(ii) danger to life, limb or health (whether mental or physical) of any person, is said to inflict torture.
Provided that nothing contained in this section shall apply to any pain hurt or danger as aforementioned caused by an act, which is justified by law.
Punishment for Torture
4. Where the public servant referred to in section 3 or any person abetted by or with the consent or acquiescence of such public servant, tortures any person –
(a) for the purpose of extorting from him or from any other person interested in him, any confession or any information which may lead to the detection of an offence or misconduct;
(b) on the ground of his religion, race, place of birth, residence, language, caste or community or any other ground whatsoever shall be punished with imprisonment of either description for a term which may extend to ten years and shall also be liable to fine.”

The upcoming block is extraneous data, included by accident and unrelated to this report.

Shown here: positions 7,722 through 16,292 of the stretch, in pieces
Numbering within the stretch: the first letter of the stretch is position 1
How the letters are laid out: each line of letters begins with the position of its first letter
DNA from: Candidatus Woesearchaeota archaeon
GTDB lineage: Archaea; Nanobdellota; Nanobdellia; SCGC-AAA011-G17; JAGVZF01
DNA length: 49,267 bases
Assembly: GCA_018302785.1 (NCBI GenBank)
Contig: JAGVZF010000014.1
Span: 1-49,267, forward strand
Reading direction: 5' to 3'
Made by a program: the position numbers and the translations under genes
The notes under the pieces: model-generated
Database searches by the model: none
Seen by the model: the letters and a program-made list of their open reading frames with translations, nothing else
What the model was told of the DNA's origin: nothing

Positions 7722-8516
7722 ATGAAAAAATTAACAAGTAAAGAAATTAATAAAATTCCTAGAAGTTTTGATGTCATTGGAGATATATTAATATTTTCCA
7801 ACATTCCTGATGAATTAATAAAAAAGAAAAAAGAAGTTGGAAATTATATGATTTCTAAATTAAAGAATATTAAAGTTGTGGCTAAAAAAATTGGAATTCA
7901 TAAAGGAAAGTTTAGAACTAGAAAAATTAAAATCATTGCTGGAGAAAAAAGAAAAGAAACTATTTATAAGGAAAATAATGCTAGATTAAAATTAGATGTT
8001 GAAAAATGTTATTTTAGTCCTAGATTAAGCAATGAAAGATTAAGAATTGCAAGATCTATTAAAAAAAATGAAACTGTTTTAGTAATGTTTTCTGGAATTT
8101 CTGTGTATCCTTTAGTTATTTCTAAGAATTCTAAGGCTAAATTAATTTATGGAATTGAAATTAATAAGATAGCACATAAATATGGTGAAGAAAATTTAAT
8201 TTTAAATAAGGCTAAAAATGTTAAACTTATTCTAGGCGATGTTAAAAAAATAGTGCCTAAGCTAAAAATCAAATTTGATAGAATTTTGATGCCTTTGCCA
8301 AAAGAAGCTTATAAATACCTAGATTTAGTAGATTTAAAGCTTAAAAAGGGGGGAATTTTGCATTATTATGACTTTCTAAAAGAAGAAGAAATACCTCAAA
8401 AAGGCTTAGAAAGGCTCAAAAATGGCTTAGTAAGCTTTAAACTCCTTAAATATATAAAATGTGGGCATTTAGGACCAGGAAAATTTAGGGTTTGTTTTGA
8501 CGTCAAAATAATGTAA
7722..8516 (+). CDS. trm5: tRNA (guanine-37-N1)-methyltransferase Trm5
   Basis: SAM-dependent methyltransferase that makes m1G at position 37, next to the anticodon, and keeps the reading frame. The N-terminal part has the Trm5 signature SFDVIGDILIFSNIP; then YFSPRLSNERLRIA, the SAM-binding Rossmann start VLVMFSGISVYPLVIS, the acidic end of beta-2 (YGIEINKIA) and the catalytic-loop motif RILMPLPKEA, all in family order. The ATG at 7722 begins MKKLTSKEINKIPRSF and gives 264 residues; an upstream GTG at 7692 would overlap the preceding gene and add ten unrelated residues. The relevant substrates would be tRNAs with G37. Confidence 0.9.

Given that the words and expressions of this proposed Bill have the same meanings as the Indian Penal Code (IPC) read with the comments added in the draft Bill, it is necessary to critically examine the implications of such a proposed definition. First of all, there is a drastic narrowing down of what constitutes an act of torture. The UNCAT lays emphasis to the infliction of “severe pain or suffering”, whereas the proposed Bill uses phrases such as “grievous hurt/danger to life, limb or health”. These expressions have a much narrower interpretation. For instance, acts of beating the victim with a stick, inserting chilli powder or petrol in the rectum of the victim, stretching the victims legs apart to an unbearable extent; application of electric current to the victims body or private parts; hanging the victim upside down from the ceiling, waterboarding; illegal detention, etc. currently practiced by our security agencies would cause “severe pain and suffering” but may not amount to “grievous hut/danger to life, limb or health” even in its broadest sense. Such acts which have conveniently evaded prosecution under the existing penal laws will continue to do so, even more, under the proposed Bill.